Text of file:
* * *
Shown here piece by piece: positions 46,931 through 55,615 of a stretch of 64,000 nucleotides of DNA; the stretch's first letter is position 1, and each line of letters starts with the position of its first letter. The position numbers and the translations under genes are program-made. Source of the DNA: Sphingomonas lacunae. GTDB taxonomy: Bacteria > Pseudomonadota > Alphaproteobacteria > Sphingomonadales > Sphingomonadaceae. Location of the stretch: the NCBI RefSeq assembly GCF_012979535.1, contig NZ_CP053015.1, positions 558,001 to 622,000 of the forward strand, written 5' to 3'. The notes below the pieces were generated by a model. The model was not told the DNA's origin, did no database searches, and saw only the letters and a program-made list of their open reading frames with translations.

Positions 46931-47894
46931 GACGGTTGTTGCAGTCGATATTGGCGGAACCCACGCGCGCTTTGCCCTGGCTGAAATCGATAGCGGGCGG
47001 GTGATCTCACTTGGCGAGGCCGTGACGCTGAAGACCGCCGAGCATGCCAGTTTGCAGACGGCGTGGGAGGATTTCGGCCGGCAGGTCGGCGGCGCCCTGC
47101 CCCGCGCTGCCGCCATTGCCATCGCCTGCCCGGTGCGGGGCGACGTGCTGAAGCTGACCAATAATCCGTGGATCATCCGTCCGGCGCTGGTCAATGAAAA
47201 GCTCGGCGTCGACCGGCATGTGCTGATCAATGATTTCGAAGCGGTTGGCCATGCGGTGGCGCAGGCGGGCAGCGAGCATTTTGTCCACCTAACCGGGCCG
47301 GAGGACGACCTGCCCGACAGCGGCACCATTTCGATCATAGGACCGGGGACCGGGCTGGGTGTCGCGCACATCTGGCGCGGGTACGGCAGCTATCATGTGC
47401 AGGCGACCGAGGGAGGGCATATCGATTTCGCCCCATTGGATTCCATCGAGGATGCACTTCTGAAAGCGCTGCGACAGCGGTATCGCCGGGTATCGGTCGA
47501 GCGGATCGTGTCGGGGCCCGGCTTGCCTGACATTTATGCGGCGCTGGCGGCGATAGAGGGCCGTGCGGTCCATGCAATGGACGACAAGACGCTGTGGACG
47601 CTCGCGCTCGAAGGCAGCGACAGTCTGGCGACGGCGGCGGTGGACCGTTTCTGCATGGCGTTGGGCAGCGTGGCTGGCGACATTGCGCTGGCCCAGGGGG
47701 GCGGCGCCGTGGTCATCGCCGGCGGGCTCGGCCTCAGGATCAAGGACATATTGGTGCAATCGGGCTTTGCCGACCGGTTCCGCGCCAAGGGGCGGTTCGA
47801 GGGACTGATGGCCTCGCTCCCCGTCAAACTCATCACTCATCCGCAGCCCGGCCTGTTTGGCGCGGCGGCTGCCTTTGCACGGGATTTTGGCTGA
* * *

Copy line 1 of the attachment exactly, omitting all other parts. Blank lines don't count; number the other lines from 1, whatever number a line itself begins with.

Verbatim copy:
Shown here piece by piece: positions 46,931 through 55,615 of a stretch of 64,000 nucleotides of DNA; the stretch's first letter is position 1, and each line of letters starts with the position of its first letter. The position numbers and the translations under genes are program-made. Source of the DNA: Sphingomonas lacunae. GTDB taxonomy: Bacteria > Pseudomonadota > Alphaproteobacteria > Sphingomonadales > Sphingomonadaceae. Location of the stretch: the NCBI RefSeq assembly GCF_012979535.1, contig NZ_CP053015.1, positions 558,001 to 622,000 of the forward strand, written 5' to 3'. The notes below the pieces were generated by a model. The model was not told the DNA's origin, did no database searches, and saw only the letters and a program-made list of their open reading frames with translations.